Michael Wood is the new Transport Minister tasked with turning Auckland's light rail from pipe dream to reality, taking over from Phil Twyford who oversaw two of Labour's big disappointments.
Wood will work closely in his new role with Grant Robertson, who himself has picked up a trifecta of new responsibilities - he's the new Deputy Prime Minister, Racing Minister and Infrastructure Minister.
The infrastructure portfolio - previously filled by former New Zealand First MP Shane Jones - will be key to the Government's COVID-19 recovery.
"We have to deliver and that delivery will come down to us coordinating our activity well," Robertson told reporters in Wellington on Tuesday.
The infrastructure programme will span from schools to transport, and that's where Wood comes in - fresh to Cabinet, he's picked up transport and workplace relations.
"That's really special," Wood told Newshub. "It's a real honour."
Previous Transport Minister Phil Twyford was ejected from Cabinet on Monday after failing to impress with the Government's housing programme KiwiBuild.
Twyford also failed on transport targets, with a promise to build light rail from Auckland CBD to the airport nowhere to be seen.
"I am disappointed that we haven't been able to get this across the line," he said in June.
Twyford blamed New Zealand First, Labour's then-coalition partner, for that and more.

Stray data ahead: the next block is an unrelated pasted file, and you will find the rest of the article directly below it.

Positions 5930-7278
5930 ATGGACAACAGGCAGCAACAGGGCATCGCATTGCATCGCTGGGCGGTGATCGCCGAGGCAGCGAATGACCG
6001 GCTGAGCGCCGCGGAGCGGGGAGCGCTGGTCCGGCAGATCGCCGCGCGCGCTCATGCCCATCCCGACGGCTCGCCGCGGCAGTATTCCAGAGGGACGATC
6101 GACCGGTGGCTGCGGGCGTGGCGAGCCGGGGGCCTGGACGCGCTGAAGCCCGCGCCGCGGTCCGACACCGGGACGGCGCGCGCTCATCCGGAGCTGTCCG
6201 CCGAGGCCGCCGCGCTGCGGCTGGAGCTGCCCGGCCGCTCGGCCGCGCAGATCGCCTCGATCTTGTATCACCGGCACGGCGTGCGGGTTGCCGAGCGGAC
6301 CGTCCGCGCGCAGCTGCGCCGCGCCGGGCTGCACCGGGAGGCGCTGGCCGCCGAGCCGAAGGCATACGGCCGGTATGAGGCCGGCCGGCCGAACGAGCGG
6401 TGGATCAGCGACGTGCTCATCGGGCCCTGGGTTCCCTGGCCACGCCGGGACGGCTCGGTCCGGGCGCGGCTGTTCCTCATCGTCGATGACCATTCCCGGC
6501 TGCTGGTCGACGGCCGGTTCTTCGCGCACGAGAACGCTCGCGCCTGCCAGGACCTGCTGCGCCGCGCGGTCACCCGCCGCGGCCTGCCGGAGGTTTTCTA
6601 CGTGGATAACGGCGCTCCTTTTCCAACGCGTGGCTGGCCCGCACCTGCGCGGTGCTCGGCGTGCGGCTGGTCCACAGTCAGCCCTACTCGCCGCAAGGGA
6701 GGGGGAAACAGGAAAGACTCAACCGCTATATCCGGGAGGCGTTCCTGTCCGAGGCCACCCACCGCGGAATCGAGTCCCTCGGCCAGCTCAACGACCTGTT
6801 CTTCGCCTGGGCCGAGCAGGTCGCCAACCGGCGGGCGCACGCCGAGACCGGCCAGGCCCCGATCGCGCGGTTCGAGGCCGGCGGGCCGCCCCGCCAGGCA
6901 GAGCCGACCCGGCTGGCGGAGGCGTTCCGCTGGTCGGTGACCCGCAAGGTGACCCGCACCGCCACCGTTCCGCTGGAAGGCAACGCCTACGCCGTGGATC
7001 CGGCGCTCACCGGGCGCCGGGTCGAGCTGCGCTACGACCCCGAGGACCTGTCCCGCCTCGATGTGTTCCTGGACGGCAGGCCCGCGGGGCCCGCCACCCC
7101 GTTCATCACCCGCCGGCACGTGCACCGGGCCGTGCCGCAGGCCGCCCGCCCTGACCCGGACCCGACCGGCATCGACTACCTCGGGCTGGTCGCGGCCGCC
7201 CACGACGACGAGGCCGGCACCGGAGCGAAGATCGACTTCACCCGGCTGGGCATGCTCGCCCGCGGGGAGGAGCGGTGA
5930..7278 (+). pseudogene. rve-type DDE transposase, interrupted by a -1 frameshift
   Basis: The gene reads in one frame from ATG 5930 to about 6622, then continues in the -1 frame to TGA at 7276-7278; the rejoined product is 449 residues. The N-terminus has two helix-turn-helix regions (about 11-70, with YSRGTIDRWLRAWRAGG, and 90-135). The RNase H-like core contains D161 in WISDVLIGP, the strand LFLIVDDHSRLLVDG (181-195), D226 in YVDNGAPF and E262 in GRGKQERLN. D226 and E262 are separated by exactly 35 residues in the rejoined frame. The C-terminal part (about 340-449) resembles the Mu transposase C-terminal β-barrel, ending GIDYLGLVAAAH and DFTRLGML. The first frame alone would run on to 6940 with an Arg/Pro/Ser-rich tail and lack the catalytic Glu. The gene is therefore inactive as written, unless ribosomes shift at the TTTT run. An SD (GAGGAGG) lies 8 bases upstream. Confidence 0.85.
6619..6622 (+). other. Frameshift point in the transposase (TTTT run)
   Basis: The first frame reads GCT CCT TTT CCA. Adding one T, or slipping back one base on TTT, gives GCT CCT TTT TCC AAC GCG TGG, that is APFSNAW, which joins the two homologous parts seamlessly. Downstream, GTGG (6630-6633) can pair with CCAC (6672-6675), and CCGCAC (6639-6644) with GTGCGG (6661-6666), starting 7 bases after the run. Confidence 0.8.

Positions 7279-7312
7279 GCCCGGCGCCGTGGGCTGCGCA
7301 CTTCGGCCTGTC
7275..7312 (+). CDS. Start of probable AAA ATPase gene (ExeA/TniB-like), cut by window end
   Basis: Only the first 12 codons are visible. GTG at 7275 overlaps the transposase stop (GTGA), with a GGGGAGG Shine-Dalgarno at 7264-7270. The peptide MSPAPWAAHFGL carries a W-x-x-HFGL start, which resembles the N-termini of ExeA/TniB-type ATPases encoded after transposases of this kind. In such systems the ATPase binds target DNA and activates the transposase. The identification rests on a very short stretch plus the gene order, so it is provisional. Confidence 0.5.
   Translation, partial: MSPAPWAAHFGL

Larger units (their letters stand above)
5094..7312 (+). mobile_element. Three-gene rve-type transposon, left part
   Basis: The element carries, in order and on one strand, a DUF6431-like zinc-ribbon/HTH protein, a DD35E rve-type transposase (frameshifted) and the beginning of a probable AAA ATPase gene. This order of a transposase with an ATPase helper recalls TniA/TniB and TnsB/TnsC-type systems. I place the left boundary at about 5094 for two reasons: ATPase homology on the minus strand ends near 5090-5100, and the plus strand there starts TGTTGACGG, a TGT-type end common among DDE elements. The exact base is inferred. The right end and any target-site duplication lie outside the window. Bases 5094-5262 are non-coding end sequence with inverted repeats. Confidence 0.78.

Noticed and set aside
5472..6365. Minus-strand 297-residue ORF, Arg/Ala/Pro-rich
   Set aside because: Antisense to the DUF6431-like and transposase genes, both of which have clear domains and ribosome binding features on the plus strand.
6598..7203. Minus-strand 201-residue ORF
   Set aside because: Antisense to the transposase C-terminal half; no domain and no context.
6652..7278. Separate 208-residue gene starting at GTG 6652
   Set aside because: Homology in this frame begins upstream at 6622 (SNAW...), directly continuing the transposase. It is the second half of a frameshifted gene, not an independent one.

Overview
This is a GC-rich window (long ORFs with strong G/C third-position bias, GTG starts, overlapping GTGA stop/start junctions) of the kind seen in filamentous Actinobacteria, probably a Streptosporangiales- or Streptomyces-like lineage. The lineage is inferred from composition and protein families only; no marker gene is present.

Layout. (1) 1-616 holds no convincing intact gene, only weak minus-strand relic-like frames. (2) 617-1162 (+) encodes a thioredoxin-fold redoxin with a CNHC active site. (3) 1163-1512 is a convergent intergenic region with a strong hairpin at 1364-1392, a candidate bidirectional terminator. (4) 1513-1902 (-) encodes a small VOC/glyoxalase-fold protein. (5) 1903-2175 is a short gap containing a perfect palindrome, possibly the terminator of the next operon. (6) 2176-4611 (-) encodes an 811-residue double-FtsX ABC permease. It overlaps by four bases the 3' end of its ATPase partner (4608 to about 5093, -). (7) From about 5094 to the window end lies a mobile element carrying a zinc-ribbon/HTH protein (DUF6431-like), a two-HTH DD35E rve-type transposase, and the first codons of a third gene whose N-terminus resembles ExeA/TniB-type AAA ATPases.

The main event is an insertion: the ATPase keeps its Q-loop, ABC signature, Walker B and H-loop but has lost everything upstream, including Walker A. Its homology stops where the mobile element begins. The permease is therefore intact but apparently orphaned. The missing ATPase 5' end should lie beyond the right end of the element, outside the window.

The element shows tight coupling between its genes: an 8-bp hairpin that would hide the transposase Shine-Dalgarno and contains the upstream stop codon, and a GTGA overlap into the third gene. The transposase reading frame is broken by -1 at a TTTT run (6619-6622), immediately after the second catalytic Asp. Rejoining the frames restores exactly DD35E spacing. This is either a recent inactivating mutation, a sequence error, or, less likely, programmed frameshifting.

"Industrial relations reform or the capital gains tax or light rail - New Zealand First, they've got their views about those things."
The prospect of a capital gains tax has been ruled out by Prime Minister Jacinda Ardern under her leadership.
Wood won't be able to use New Zealand First as an excuse anymore. It's his job alone to take the handbrake off two of those three projects - industrial relations reform and light rail.
"If you can't achieve what you want the first time and you just give up on it, you're not much good to anyone," Wood told Newshub. "If you believe in something, and you have a stumble, you pick yourself up and you move forward."
As for workplace relations, his priority is "to make sure that we don't exacerbate inequalities in our economy. We want all workers to get a fair share of their income for the work that they do".
Wood has a trade union background and confirmed to Stuff that he is keen to progress Labour's Fair Pay Agreement (FPAs) policy, which was held up by NZ First.
ACT's workplace relations and safety spokesperson Chris Baillie responded saying Labour's FPAs will "take industrial relations back to the 1970s".
Despite Monday's massive announcement - the most diverse Cabinet ever - the halls in Parliament are even more echoey than usual. Six interviews - with politicians who have gained or lost portfolios - were all turned down.